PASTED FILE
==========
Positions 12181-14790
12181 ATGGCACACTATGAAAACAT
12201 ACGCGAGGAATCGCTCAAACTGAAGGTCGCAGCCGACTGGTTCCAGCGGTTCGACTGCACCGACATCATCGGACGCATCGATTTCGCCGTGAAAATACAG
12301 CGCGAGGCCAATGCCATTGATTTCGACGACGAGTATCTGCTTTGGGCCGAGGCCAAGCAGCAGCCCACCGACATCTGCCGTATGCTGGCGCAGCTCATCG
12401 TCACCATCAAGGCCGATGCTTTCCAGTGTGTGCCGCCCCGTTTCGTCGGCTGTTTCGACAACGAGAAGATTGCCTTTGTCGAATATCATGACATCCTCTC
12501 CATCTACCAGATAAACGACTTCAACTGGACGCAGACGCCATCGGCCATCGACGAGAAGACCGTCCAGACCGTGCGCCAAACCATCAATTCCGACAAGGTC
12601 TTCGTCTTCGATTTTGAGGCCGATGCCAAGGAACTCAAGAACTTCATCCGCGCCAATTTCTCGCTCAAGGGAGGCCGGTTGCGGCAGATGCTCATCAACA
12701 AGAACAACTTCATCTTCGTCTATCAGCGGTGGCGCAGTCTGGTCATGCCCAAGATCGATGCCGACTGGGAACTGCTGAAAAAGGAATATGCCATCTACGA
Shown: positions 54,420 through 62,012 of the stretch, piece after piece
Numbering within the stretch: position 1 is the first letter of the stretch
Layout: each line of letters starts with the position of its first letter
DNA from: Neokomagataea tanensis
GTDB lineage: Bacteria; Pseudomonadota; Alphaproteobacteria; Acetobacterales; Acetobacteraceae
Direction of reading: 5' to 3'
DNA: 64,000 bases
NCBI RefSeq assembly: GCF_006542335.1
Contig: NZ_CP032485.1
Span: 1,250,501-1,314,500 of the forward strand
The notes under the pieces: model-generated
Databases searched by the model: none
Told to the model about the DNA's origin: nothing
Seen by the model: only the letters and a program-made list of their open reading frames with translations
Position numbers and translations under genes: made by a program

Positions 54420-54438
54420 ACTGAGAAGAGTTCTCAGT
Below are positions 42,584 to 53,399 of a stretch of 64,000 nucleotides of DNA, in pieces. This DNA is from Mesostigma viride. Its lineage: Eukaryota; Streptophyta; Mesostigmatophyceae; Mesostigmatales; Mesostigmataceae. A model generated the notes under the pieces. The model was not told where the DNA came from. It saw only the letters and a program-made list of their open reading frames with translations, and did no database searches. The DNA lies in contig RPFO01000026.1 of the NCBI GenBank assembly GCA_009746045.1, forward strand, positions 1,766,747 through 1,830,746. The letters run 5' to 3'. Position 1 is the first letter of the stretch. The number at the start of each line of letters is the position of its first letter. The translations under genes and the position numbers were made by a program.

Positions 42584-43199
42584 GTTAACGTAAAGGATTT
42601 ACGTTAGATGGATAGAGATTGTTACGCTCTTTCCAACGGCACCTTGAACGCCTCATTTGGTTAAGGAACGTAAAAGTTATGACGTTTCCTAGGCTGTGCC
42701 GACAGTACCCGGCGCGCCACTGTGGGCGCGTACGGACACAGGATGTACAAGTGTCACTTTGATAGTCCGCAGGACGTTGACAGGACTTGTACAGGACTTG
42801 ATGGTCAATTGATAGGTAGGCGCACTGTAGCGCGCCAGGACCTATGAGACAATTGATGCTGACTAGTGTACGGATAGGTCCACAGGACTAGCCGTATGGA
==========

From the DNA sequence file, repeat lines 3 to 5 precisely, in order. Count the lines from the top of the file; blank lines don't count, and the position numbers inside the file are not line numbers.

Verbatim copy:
12201 ACGCGAGGAATCGCTCAAACTGAAGGTCGCAGCCGACTGGTTCCAGCGGTTCGACTGCACCGACATCATCGGACGCATCGATTTCGCCGTGAAAATACAG
12301 CGCGAGGCCAATGCCATTGATTTCGACGACGAGTATCTGCTTTGGGCCGAGGCCAAGCAGCAGCCCACCGACATCTGCCGTATGCTGGCGCAGCTCATCG
12401 TCACCATCAAGGCCGATGCTTTCCAGTGTGTGCCGCCCCGTTTCGTCGGCTGTTTCGACAACGAGAAGATTGCCTTTGTCGAATATCATGACATCCTCTC